As more than one-quarter of all new nurse graduates leave their first job out of school within two years, a new study finds that dissatisfaction with “a variety of unexpected situations” they find in the workplace may be causing the rapid turnover.
Funded by the Robert Wood Johnson Foundation, the study found that nurses were dissatisfied because of relentless pressure to perform their jobs faster—jobs whose tasks often did not reflect what they had learned in nursing school. The study was based on a survey of 612 new nurses in 34 states and was published in the July/August issue of the journal Nursing Outlook
The study's principal investigator, New York University College of Nursing professor Christine Kovner, said in a news release that the financial cost of implementing survey respondents' suggestions for nurse-patient ratios and smaller unit sizes could be offset by the decreases in the costs associated with nurse turnover and increases in patient safety.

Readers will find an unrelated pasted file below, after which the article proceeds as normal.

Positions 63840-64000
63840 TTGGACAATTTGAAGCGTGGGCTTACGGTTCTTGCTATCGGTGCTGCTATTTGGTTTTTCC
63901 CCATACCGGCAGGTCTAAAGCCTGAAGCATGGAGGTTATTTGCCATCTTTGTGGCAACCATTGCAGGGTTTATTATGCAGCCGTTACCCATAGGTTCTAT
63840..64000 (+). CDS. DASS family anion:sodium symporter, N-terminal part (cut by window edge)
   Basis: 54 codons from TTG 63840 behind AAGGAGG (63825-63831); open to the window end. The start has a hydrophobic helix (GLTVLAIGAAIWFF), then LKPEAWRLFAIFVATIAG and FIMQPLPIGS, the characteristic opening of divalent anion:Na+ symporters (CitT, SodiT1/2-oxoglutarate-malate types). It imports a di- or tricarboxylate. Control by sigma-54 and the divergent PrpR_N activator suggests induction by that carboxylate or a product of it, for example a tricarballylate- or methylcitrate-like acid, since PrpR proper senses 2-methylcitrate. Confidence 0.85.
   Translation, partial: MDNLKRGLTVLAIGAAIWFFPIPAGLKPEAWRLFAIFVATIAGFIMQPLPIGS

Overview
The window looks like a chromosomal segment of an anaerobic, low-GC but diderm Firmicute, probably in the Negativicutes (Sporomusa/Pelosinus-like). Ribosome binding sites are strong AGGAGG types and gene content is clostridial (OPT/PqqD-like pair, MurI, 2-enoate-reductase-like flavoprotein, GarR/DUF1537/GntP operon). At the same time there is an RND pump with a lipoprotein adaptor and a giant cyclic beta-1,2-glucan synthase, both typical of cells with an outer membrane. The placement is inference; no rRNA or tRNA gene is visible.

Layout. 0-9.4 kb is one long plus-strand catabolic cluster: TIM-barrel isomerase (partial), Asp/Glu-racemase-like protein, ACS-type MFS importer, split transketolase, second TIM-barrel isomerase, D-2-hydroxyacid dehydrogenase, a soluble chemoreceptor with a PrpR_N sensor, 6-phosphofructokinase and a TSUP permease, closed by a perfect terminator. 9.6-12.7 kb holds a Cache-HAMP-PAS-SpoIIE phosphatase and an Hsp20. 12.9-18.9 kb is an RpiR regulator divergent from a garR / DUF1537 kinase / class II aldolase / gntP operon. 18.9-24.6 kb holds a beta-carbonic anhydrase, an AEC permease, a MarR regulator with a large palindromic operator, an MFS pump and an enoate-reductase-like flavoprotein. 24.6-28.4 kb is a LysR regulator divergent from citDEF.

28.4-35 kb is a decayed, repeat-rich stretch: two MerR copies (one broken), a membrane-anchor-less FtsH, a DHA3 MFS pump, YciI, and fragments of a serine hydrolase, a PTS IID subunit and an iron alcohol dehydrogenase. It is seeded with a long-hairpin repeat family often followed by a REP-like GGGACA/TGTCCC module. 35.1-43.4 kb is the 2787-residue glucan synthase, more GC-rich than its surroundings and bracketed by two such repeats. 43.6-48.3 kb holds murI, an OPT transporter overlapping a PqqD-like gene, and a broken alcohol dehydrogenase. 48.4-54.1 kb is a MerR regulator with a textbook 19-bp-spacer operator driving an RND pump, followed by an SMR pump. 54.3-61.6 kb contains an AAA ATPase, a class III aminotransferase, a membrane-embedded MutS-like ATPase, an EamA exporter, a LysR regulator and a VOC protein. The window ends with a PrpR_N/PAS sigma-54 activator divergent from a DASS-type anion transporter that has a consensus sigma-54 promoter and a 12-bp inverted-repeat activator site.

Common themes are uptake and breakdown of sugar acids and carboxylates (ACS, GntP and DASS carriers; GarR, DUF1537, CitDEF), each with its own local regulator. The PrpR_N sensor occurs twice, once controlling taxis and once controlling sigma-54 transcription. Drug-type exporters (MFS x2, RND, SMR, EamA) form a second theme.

Respondents also suggested that nursing schools could better prepare students for work by including eight-hour days in clinical training for student nurses along with programs to teach nurses how to communicate effectively with physicians and to make proper chart notations.
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